Prepare at Home

Canning of food
Preserving food by boiling it in glass containers and sealing them with a waxed cork before cooling was first done in France by Nicholas Appert, a confectioner, in 1809 when he managed to save meat, vegetables, fruit and milk. Napoleon's government rewarded him for this boon to the military and he patented it. In 1819, Englishman Peter Durand developed a method of using thin sheets of steel for canisters instead of glass. In 1823, Thomas Kersett patented the first preserving of food in tin cans - the first successes were lobsters and salmon and they were followed by fruits and vegetables in 1825. The first fruit jars for canning in the U. S. were advertised in Philadelphia in 1829. Robert Arthur invented a saucer shaped metal piece that fitted into a groove in the jar top that would then be sealed with wax in 1855. In 1860, Louis Pasteur proved that microorganisms were responsible for spoilage. The zinc screw cap was patented on November 23 and 30, 1858 by Mr. Mason. It was NOT until 1869 that Lewis Boyd thought about putting a glass insert into the lid to avoid a tinny taste, probably adapting an idea of New Yorker Salmon Rowley who developed the idea of placing a glass lid over the jar and sealing it with a screw band, similar to modern canning lids. This was not proposed until 1868. As a side note, even though Mr. Mason's name remained on jars long after his patent ran out, he died in New York City in 1902, a charity case. In passing, it was not until 1895 that a University of Wisconsin professor, H.L. Russell connected bacterial growth with gaseous odors. He initiated development of guidelines for specific heat and processing times to destroy the bacteria in differing foods.

Canning being an occasionally unsuccessful procedure for storage during the Civil War, one found many people falling back on supplementing their diets with foods from home, made in the tried and true methods of earlier travelers. Many period and earlier recipes served the purpose and contrasted with the elegant and involved formal meals of the time. The recipes and formulas included in this section would all have been available to people of the 1860's.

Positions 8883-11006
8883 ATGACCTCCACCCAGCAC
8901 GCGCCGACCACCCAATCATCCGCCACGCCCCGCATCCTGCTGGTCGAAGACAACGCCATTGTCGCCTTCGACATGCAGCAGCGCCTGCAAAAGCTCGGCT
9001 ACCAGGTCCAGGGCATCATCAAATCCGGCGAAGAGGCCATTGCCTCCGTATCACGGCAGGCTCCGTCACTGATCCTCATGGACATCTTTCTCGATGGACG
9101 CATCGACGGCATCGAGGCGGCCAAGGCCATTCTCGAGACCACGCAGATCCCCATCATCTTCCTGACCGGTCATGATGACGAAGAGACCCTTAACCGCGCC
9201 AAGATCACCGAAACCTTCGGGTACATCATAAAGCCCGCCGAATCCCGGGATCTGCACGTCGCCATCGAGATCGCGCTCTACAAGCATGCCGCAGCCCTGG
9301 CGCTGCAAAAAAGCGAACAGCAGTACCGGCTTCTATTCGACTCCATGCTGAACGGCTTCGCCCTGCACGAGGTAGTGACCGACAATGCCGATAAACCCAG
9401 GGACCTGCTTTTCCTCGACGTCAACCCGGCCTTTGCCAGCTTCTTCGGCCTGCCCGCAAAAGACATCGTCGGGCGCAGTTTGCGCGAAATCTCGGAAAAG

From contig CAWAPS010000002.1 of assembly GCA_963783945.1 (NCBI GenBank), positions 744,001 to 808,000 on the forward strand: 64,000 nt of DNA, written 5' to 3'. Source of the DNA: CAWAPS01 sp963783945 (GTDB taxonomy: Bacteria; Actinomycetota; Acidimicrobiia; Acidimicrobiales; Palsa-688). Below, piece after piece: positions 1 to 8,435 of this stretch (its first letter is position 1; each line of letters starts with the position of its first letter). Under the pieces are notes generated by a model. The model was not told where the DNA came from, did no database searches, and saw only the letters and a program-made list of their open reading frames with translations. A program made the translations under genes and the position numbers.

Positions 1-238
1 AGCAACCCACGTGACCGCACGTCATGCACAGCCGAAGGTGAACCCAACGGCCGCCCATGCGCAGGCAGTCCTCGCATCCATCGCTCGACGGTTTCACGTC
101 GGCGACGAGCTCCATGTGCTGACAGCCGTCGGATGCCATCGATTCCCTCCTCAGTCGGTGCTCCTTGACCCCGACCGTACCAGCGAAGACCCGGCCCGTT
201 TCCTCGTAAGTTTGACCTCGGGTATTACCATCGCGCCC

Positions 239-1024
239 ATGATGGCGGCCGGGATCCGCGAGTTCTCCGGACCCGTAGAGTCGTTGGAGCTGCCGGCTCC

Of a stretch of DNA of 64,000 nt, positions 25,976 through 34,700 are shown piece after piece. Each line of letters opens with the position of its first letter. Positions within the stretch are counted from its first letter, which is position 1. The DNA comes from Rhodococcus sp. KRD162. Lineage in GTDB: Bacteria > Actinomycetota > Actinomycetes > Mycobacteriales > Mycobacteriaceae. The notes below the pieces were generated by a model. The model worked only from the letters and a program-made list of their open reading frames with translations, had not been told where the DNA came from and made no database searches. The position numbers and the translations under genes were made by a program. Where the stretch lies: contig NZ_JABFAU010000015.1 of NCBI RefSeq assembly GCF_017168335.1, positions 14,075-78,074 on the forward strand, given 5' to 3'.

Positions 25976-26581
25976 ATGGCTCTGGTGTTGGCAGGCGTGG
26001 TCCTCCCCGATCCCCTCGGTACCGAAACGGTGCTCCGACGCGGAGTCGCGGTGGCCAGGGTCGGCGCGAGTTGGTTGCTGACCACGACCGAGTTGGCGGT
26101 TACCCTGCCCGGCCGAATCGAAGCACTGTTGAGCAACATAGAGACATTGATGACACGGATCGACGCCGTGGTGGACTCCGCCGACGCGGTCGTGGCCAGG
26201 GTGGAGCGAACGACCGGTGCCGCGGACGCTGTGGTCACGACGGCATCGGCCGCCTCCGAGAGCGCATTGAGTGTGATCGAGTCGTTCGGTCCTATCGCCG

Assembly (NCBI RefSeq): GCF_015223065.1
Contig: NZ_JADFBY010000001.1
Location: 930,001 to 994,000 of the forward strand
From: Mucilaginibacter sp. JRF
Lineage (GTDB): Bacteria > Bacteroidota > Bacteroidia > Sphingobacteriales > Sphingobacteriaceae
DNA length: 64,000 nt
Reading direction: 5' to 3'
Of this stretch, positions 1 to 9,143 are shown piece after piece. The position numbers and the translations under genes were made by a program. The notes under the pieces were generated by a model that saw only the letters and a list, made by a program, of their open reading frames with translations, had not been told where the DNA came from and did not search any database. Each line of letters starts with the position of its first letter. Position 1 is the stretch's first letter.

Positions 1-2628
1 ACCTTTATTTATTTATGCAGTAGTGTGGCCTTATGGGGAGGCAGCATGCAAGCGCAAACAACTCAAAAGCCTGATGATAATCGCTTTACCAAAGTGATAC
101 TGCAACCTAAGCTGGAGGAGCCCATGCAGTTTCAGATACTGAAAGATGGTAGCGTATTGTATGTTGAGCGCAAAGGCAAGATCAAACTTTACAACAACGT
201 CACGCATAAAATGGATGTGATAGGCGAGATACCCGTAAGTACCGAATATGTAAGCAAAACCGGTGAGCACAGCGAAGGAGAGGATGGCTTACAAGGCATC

Beverage: Tom and Jerry 

Claimed by many, this drink has been around since the 1820's in London when it was popularized by Pierce Egan, the dean of British boxing who wrote of Jerry Hawthorne and his elegant friend Corinthian Tom, supposedly the namesakes of the drink. In any case, Egan popularized the drink in London at that time.
It is alleged in the U.S., the drink was invented by Professor Jerry Thomas, a San Francisco bartender. He, at least, popularized it here and this is his recipe.

Use 1 egg for each drink. Separate them and beat the whites till frothy. Then beat in 1 heaping teaspoon sugar for each egg and continue beating till whites stand in peaks. Beat the yolks separately till thick and lemon-colored. Mix the two together with a pinch of baking soda. Place 2 tablespoons of the mixture in each mug. Add 1/2 jigger brandy and 1/2 jigger rum, then fill to the top with hot milk, cream or boiling water. Stir and grate a little nutmeg on each.

Starters: Deviled Oysters 

Oysters were essential to celebrations in 19th century America. They were huge (6 to 8 inches! British author, William Makepeace Thackery described the challenge of swallowing them as "as if I had swallowed a small baby.") The Lincolns often hosted oyster feasts at Springfield where oyster dishes - broiled, boiled, deviled, curried, fricasseed, panned, scalloped., etc. - were the only foods.
For two.

In a small saucepan, mix 1 tablespoon dry mustard with a little water to make a smooth paste. Add 12 freshly opened oysters and cook two minutes stirring gently. Oysters should be thoroughly coated with the mustard. Remove them from the stove and when cool, dip them , one by one, in beaten egg, then coat with fresh breadcrumbs (about one cup). Place in a buttered pan, sprinkle the tops with melted butter and broil in a preheated broiler to brown both sides.